RALEIGH, N.C. (WNCN) – Dementia affects millions of Americans every year.
Mild cognitive impairment (mild pre-dementia) affects 20 percent of those over the age of 65. Of these, nearly 15 percent go on to develop clinical dementia every single year.
There are no good treatments to help prevent dementia-there are some activities such as crossword puzzles and other mentally challenging/stimulating activities that have been shown to decrease progression of dementia. Now researchers have found that yoga and meditation may also help prevent the onset of dementia.
Dementia is not a specific disease. It’s an overall term that describes a wide range of symptoms associated with a decline in memory or other thinking skills severe enough to reduce a person’s ability to perform everyday activities. Alzheimer’s disease accounts for 60 to 80 percent of cases of dementia in the United States today. Nearly 5 million Americans have Alzheimer’s-type dementia.
In the study, researchers enrolled 25 participants aged 55 and older and for 12 weeks, 14 of the participants took part in a one hour yoga class once a week and practiced a type of meditation for 20 minutes every day that involves chanting, hand movements and visualization.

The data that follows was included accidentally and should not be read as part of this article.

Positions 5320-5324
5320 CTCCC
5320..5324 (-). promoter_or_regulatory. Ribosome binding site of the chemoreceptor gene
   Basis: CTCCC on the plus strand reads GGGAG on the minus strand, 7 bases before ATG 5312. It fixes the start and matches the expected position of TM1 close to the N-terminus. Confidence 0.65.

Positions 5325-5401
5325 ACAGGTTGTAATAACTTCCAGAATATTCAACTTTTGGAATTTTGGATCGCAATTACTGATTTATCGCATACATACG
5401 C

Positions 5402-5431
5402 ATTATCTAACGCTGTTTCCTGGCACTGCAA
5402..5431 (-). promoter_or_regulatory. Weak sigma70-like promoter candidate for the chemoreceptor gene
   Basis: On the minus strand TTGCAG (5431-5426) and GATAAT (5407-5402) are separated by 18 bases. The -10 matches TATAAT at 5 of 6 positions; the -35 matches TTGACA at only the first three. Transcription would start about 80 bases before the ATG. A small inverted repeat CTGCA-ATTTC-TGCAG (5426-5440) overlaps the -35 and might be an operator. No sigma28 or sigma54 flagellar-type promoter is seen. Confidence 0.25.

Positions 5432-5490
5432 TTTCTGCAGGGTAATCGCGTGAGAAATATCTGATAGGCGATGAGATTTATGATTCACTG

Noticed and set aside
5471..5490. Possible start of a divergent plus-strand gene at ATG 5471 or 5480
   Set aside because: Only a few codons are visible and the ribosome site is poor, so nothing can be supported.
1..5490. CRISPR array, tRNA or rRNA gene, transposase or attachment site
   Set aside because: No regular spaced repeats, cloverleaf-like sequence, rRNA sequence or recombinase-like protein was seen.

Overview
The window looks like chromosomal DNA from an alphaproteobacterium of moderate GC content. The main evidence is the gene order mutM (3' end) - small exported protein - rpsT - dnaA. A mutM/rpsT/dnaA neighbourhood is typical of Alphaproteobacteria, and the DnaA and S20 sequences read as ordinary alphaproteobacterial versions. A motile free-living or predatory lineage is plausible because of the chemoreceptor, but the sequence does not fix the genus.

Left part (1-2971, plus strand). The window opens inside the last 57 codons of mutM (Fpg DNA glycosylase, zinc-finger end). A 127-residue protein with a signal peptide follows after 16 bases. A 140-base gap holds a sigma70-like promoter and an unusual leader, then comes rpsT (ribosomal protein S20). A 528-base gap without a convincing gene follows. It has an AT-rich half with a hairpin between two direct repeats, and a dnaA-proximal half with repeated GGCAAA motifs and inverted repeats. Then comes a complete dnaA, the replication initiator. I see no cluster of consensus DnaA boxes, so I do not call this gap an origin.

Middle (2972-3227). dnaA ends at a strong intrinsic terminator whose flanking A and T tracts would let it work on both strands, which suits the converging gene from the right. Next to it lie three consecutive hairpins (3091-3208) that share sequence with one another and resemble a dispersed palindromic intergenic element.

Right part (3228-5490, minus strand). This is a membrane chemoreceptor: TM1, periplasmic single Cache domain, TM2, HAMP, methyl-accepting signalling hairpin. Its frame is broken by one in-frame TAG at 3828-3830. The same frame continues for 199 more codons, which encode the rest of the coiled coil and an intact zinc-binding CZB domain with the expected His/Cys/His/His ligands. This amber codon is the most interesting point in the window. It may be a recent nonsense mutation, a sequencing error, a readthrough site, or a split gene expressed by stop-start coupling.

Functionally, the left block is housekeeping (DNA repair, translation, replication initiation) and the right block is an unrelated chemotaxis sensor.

The remaining 11 participants engaged in one hour of memory enhancement training – through activities such as crossword puzzles or computer games – once a week for 12 weeks, and they also spent 20 minutes a day completing memory exercises.
At the beginning and end of the 12-week study period, all participants completed memory tests and underwent MRI scans-this allowed researchers to assess their cognitive function and brain activity.
Both groups showed improvements in verbal memory skills – the ability to remember names and lists of words – at the end of the 12 weeks.
However, the participants who practiced yoga and meditation demonstrated greater improvements in visual-spatial memory skills – the ability to navigate and remember locations – than those who engaged in memory enhancement training.
Additionally, the yoga/meditation group fared better than the memory enhancement training group when it came to levels of anxiety and depression, as well as coping skills and stress resilience. The MRI scans were repeated and rain activity, the researchers found that improvements in verbal memory and visual-spatial memory correlated with changes in brain connectivity.
As we age it is important to remain physically and mentally sharp. We can do this through exercise, good diets and also with participating in mentally stimulating activities. This study shows us the benefit of both memory activities as well as the positive benefits of yoga and meditation.